As we mentioned previously, it’s particularly important for lymphedema patients to avoid infections. Even a minor cut or scratch can lead to a serious infection if you don’t treat the wound, and preventing those wounds in the first place is a crucial step. Here’s what you need to know about how to reduce your risk of lymphedema infections and avoid complications:

Tips for lymphedema patients to reduce risk of infection

  • Seek medical help immediately: Infections can lead to major complications for lymphedema patients, so don’t wait around and try to treat your infection at home. If you notice any of the signs of a cellulitis infection, you should visit a doctor or hospital right away. The longer you wait to treat an infection, the more likely it is to progress and cause further complications.
  • Monitor symptoms: Even if you’ve already been to a doctor or hospital to have your infection treated, you should keep a close eye on your symptoms. Infections can progress quickly, so it’s important to watch out for any signs that your infection is getting worse. If you suddenly notice an increase in pain or warmth in the area of a cut or scrape, you should talk to your doctor about other treatment options.
  • Keep the affected area clean: Keeping your skin clean — especially in the area near cuts — is an important part of preventing and treating infections. You should make sure any wounds are properly cleaned and treated in a timely manner and keep the skin clean in the following days. It’s also important to thoroughly dry your skin after cleaning it because moisture can create a breeding ground for bacteria.
  • Stop lymphedema treatment until it’s safe to resume: Lymphedema treatment can help reduce swelling and other symptoms, but you should take a break from your lymphedema treatment regimen if you think you might have an infection. Compression garments and devices, exercise, and manual lymphatic drainage massages can irritate the infected area, which can cause more problems than these treatments solve. Talk with your doctor or specialist to determine if taking a break from lymphedema treatment is right for you, and then you can resume when your doctor provides approval.

How Can You Reduce Your Risk of Infection With Lymphedema?

If you have lymphedema, it’s important to keep up with all the preventative care that helps relieve symptoms and reduce your risk of complications. Here are some of the things you can try if you want to reduce your risk of infection with lymphedema:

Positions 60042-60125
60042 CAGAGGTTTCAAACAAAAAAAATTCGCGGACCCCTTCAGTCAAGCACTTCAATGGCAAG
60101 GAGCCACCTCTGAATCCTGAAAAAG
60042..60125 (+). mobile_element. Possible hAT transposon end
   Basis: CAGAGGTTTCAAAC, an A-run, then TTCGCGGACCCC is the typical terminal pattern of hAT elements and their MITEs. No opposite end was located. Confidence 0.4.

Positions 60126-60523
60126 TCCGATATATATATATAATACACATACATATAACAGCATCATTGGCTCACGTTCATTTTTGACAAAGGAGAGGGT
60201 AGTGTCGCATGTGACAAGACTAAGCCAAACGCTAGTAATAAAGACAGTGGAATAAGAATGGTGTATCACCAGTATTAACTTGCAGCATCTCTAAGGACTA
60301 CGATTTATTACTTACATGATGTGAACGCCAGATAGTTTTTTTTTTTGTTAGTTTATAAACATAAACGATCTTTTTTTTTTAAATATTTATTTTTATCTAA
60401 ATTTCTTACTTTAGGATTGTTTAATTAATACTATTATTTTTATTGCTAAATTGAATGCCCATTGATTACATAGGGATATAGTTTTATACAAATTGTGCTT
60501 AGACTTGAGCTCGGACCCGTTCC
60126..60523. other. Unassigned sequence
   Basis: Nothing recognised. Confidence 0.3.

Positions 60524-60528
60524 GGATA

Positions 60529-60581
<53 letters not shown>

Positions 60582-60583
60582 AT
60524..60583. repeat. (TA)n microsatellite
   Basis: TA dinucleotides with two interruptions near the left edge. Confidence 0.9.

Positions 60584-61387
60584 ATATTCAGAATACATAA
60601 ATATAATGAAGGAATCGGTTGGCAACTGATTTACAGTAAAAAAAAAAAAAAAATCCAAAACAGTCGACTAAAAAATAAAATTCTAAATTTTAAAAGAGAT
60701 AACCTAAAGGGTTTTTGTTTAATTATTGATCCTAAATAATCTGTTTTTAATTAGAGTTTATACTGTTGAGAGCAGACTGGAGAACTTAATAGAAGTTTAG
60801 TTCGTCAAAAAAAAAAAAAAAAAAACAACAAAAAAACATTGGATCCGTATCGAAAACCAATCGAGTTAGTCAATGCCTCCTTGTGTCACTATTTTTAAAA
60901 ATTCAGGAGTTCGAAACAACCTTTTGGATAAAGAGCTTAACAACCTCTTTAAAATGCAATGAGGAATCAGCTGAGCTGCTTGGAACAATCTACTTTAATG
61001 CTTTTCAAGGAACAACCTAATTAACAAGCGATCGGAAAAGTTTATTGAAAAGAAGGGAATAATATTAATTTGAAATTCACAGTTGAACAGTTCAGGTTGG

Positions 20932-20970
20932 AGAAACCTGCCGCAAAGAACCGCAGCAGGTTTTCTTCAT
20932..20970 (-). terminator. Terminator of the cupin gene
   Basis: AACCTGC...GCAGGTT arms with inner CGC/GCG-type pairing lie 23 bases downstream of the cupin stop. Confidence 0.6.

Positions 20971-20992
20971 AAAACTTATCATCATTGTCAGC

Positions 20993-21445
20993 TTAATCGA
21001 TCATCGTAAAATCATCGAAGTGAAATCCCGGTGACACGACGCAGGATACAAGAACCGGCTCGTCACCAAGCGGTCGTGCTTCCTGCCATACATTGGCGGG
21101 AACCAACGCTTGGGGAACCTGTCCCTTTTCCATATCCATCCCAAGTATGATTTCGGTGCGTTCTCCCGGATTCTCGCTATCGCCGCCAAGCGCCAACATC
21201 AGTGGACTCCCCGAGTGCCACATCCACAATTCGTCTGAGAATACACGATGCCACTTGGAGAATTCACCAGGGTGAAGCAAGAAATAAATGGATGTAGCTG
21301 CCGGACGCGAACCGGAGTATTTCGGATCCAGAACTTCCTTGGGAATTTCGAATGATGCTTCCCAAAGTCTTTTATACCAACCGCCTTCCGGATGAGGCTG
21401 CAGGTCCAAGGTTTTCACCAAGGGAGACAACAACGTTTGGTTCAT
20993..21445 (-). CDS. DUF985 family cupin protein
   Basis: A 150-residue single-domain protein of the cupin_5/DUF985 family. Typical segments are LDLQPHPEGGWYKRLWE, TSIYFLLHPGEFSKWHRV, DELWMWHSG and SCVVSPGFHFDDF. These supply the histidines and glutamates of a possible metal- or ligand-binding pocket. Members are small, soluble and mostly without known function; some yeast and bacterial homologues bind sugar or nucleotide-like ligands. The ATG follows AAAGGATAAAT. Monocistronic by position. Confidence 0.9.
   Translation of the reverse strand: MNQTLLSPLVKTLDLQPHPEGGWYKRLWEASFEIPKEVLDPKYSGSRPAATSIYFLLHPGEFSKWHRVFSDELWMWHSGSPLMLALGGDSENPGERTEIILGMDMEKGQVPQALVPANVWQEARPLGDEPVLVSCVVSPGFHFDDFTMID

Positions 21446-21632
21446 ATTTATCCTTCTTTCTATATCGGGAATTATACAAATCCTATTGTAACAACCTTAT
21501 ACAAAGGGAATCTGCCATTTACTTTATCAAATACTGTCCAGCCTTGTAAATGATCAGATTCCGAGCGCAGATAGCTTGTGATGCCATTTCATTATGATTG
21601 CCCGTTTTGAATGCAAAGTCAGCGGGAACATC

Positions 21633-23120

• Perform proper skin care: Your skin is more susceptible to damage if it’s dry, so make sure you’re properly moisturizing your legs, arms, and other areas prone to dry skin. Each time you shower, you should thoroughly wash and dry your skin before moisturizing to prevent cracks caused by dry skin that can make it easy for bacteria to enter.
  • Wear sunscreen: Sunburn can cause your skin to dry, peel, and blister, making it more susceptible to infection, especially for lymphedema patients. Sunscreen helps prevent sunburn that can lead to skin damage and potential infection, so make sure you’re wearing sunscreen and protective garments when spending time outside.
  • Use insect repellent: Insect bites can also lead to infection, so be sure to apply insect repellent if you’re spending time outdoors.
  • Use clean compression garments and bandages: Compression garments for lymphedema can lead to infections if you don’t keep them clean. Make sure you’re using clean compression garments and bandages at all times.
  • Treat open wounds: If you have any open wounds, clean and treat them right away to prevent infection.
  • Use electric razors: Electric razors can help you avoid cuts while shaving compared to metal razors that can cause nicks and cuts.
  • Perform proper nail care: Keep your nails trimmed properly to avoid accidentally cutting yourself. Nails are dirty and can easily lead to infection.

Can You Treat Lymphedema?

While there is no cure for lymphedema, there are several lymphedema treatment options that can help you reduce your symptoms and prevent its progression. Compression garments and pneumatic compression devices like the Flexitouch Plus System by Tactile Medical can help reduce swelling, while losing weight and performing light daily exercises can help relieve stress on your lymphatic system. If you’ve recently been diagnosed with lymphedema, you should talk to your doctor or specialist about lymphedema treatment options.

Treat Lymphedema From Home With Flexitouch Plus

Lymphedema can lead to numerous medical complications if you fail to manage and take care of symptoms. If you have lymphedema, you can talk to your doctor to find out more about lymphedema treatment options and how to decrease your risk of developing an infection when living with this condition.

With advanced pneumatic compression, getting relief from lymphedema at home is easy. The Flexitouch Plus System from Tactile Medical gives you targeted relief from swelling, so you can live comfortably and worry less about complications. Talk with your doctor about the Flexitouch Plus System from Tactile Medical and get relief from your lymphedema today.

1. LymphCare. Lymphedema and Infections.
2. Cancer Research UK. Infections and Lymphedema.